The New Real

Media and Mimesis in Japan from Stereographs to Emoji

2022
Author:

Jonathan E. Abel

Unlocking a vital understanding of how literary studies and media studies overlap and are bound together

A synthetic history of new media reception in modern and contemporary Japan, The New Real positions mimesis at the heart of the media concept. Considering both mimicry and representation as the core functions of mediation and remediation, it offers a new model for media studies while explaining the deep and ongoing imbrication of Japan in the history of new media.

In The New Real, Jonathan E. Abel brilliantly mobilizes the concept of mimesis to understand Japan’s media cultures as mimetic episodes and practices that not only shape specific instances of Japanese media culture but largely define it. At once erudite, rigorous, and inventive, The New Real reimagines Japanese media genealogies as a series of diverse historic interventions that vastly expand our sense of Japan and its media cultures.

Akira Mizuta Lippit, author of Cinema without Reflection: Jacques Derrida’s Echopoiesis and Narcissism Adrift

A synthetic history of new media reception in modern and contemporary Japan, The New Real positions mimesis at the heart of the media concept. Considering both mimicry and representation as the core functions of mediation and remediation, Jonathan E. Abel offers a new model for media studies while explaining the deep and ongoing imbrication of Japan in the history of new media.

From stereoscopy in the late nineteenth century to emoji at the dawn of the twenty-first, Abel presents a pioneering history of new media reception in Japan across the analog and digital divide. He argues that there are two realities created by new media: one marketed to us through advertising that proclaims better, faster, and higher-resolution connections to the real; and the other experienced by users whose daily lives and behaviors are subtly transformed by the presence and penetration of the content carried through new media. Intervening in contemporary conversations about virtuality, copyright, copycat violence, and social media, each chapter unfolds with a focus on a single medium or technology, including 3D photographs, the phonograph, television, videogames, and emoji.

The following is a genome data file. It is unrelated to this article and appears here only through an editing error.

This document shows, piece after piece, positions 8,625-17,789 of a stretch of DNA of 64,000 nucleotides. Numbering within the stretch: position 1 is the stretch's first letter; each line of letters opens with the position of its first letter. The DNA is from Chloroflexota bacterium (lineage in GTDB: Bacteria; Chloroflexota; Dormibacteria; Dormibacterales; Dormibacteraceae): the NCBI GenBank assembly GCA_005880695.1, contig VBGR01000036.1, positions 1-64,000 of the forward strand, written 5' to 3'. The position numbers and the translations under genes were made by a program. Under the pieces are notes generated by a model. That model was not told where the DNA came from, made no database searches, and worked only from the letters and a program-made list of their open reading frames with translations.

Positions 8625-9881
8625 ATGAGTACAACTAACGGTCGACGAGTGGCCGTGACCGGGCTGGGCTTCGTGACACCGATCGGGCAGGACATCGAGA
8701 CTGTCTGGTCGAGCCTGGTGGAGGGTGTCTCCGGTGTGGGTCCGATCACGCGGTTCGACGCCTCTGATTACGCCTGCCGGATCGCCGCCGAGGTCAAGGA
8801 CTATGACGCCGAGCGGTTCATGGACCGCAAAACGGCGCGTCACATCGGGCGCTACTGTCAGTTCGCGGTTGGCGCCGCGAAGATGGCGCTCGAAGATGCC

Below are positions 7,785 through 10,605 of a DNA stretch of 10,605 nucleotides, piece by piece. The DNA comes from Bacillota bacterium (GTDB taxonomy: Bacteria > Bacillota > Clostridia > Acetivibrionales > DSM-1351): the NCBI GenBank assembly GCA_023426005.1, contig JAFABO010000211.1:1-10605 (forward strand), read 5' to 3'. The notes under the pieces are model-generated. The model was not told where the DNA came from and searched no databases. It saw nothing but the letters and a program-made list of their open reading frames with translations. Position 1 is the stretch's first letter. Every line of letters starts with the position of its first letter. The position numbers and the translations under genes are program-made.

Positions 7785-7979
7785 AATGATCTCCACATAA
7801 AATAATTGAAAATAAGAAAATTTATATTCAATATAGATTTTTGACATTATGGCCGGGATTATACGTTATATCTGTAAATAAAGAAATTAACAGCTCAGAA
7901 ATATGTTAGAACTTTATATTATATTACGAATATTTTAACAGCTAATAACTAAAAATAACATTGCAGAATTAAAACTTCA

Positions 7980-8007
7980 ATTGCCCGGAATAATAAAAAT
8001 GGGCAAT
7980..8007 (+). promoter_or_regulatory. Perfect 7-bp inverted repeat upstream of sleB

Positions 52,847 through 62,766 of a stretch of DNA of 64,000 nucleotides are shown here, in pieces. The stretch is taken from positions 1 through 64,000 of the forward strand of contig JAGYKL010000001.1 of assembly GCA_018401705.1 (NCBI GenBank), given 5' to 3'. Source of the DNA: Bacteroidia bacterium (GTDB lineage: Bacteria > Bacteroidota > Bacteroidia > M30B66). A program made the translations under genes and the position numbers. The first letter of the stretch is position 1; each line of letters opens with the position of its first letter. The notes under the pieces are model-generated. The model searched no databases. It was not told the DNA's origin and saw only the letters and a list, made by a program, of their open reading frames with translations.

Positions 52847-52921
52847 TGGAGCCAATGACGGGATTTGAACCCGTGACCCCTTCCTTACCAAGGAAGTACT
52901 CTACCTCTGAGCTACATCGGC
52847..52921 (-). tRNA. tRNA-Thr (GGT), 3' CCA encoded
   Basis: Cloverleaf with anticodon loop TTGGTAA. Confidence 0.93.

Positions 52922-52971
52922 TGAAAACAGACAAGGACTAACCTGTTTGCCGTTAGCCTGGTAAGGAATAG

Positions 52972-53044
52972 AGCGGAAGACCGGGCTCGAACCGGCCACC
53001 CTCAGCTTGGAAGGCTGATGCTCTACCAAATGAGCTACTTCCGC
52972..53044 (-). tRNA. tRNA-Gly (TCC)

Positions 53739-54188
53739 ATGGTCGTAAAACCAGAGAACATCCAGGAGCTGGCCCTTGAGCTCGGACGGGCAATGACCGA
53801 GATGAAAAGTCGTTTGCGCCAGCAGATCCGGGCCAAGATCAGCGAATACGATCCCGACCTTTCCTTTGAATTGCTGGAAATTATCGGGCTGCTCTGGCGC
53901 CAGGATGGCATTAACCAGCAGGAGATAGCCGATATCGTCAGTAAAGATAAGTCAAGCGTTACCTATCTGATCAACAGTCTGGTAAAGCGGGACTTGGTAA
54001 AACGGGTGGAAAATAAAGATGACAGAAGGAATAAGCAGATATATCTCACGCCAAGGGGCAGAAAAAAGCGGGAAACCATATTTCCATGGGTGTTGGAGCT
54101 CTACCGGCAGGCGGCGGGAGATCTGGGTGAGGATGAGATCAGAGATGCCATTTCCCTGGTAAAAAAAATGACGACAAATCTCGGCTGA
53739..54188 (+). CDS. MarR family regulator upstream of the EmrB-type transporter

By highlighting the tendency of the mediated to copy the world and the world to copy the mediated, The New Real provides a new path for analysis of media, culture, and their function in the world.

Cover alt text: Black cover with holographic columns of Japanese pictographs depicting rabbit, rope, faces, etc. that look like emoji.

Jonathan E. Abel is associate professor in the Department of Comparative Literature and Asian Studies at The Pennsylvania State University. He is author of Redacted: The Archives of Censorship in Transwar Japan and cotranslator of Azuma Hiroki’s Otaku: Japan’s Database Animals (Minnesota, 2009) and Karatani Kōjin’s Nation and Aesthetics: On Kant and Freud.

In The New Real, Jonathan E. Abel brilliantly mobilizes the concept of mimesis to understand Japan’s media cultures as mimetic episodes and practices that not only shape specific instances of Japanese media culture but largely define it. At once erudite, rigorous, and inventive, The New Real reimagines Japanese media genealogies as a series of diverse historic interventions that vastly expand our sense of Japan and its media cultures.

Akira Mizuta Lippit, author of Cinema without Reflection: Jacques Derrida’s Echopoiesis and Narcissism Adrift

Jonathan E. Abel’s proposal that we leverage the dual nature of mimesis—as both representation and mimicry—to understand twentieth-century Japanese media culture helps explain Japan’s rapid transition from poster child of imitative modernization into the global vanguard of creativity. With the media–culture relation understood structurally, Abel cleverly pressures both the constant rediscovery of media’s newness as well as illusory efforts to reground our over-mediated lives in a puritanically analog body.

Steven Ridgely, author of Japanese Counterculture: The Antiestablishment Art of Terayama Shūji

Contents

Introduction

1. Welcome to the New Real! What Media? Which Mimesis? Why Japan?

2. Stereomimesis: Stereograph, Panoramic Parallax, and the 3D Printing of Nostalgia

3. Schizoasthenic Media: Record, Reappropriation, and Copyright

4. Copycat Rivalries: Teleplay, Mask, and Violence

5. Interpassive Ecomimesis: Gaming the Real

6. Mediated Expressions: Emoji’s E-mimesis

Conclusion. The Real Renewed: Rendering Techno-orientalism

Acknowledgments

Notes

Index